Joint Venture Inked Between Venezuela and Samsung

The Venezuelan government and Samsung Electronics have announced a joint venture, with the South Korean electronics giant investing US$50 million in an assembly plant in the Andean state.


Mérida, 21st November 2013 ( – The Venezuelan government and Samsung Electronics have announced a joint venture, with the South Korean electronics giant investing US$50 million in an assembly plant in the Andean state.

“We are signing onto what constitutes as a strategic alliance agreement between Samsung and the Venezuelan state,” Industry Minister Ricardo Menendez told state broadcaster VTV on Wednesday.

According to the government, the factory will manufacture electronic devices and home appliances, though the location and launch date of the plant are yet to be confirmed.

According to Menendez, a handful of sites are still under consideration, though he stated that a location will be decided by 15 December, and the factory will start producing smaller electronic devices such as cellphones and tablet computers early next year. In the long term, the factory will eventually manufacture televisions, monitors, washers, dryers and refrigerators, according to the minister.

Menendez said. the factory will have a “production capacity for both the domestic market and for export”.

The government will have a controlling interest in the venture, with a 51% stake. Along with initially providing the US$50 million, Samsung will also hold the other 49% stake.

“It’s an honour to work with Venezuela,” Samsung’s regional head Hyun Chil Hong stated.

During yesterday’s signing ceremony, Vice President of the Economic Area and petroleum minister Rafael Ramirez also announced that 400,000 Samsung products worth around US$100 million will be imported in “the coming days”.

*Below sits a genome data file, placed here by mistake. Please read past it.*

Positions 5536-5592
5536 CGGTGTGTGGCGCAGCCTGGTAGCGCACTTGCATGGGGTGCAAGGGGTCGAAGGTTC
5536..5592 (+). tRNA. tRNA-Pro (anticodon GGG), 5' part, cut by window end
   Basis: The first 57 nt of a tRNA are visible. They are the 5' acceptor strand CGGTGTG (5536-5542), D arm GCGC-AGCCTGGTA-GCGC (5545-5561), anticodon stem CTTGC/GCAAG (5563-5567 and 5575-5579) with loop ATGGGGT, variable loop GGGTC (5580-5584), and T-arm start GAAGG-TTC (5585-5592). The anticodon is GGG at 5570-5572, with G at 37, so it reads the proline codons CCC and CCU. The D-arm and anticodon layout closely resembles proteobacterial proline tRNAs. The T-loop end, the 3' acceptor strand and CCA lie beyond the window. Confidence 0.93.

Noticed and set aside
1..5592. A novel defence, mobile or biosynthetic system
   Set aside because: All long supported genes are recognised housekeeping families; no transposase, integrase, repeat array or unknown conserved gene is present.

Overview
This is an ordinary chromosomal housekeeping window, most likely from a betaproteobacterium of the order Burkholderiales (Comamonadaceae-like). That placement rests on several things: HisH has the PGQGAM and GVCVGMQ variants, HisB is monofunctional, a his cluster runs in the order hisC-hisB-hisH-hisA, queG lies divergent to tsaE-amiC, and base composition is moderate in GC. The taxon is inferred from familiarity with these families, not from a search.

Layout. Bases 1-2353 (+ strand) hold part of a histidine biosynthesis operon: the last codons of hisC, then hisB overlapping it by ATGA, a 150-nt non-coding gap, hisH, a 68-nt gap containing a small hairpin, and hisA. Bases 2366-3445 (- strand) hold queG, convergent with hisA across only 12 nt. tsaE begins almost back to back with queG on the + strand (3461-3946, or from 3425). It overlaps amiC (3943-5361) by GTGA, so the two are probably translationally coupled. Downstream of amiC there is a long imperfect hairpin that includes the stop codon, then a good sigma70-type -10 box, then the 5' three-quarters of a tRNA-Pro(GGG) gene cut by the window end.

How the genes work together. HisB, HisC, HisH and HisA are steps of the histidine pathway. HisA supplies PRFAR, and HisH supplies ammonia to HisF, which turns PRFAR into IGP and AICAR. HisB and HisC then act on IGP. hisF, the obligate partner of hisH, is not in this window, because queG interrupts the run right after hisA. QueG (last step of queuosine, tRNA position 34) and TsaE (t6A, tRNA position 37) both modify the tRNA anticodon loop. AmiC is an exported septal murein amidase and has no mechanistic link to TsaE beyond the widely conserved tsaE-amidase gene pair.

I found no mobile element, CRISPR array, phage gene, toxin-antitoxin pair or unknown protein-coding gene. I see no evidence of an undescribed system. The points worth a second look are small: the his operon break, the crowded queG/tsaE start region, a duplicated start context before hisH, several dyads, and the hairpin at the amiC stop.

According to Ramirez, the products will include both home appliances and electronics, and will be sourced from Samsung factories in Brazil, Mexico and Argentina. Ramirez stated that the deal is part of a government push to close the “substantial” gap between the official value of the Bolivar and its black market rate; the latter of which has lost more than half its value this year.

“ All countries have their problems,” Hong told the press.

“I think we can overcome this type of situation with good collaboration,” he stated.

The deal comes on the heels of another import deal with Mexican appliance manufacturer Mabe earlier this month. According to the government, Mabe goods imported under the agreement will be sold at “fair prices”.

“Samsung produces everything, it’s a giant. We have agreements with them in oil…for more than US2 billion…it’s a very large company,” Ramirez stated.

Historically, Venezuela hasn’t been a significant manufacturer of electronic goods, and almost all personal electronic devices available at retailers in the country are imported. However, one of the government’s key objectives under former president Hugo Chavez was to increase domestic production of consumer goods, ranging from agricultural products to electronics. Under Chavez, the country began to assemble Canaima educational laptops, which are handed out for free to Venezuelan school children.

Venezuela’s New Partner Accused of “Severe” Labour Abuses

Since 2009, Samsung Electronics has been the world’s largest information technology company in terms of revenue.

However, in recent years the company has been accused of mistreating workers in its Chinese factories. In 2012, the US based China Labor Watch alleged child labour and workers clocking as much as 100 hours of overtime a month were found during an investigation into eight factories producing Samsung products in China; six of which were operated by Samsung’s Chinese subsidiary, Suwon. According to the report, workers were found being forced to stand for 11-12 hours a day, and were subject to “verbal and physical abuse”. It also found cases of unpaid work. China Labor Watch described the alleged abuses as “severe”.

Following the report, Samsung denied child labour existed in its factories, though it conceded that other labour violations could have occurred, and pledged to improve conditions.

Last month, the company’s activities in China again hit headlines; this time for allegations aired by state broadcaster Chinese Central Television (CCTV) that memory chips in its Galaxy S and Note series handsets were prone to malfunctions. 

The company responded by stating it’s committed to manufacturing high quality electronics.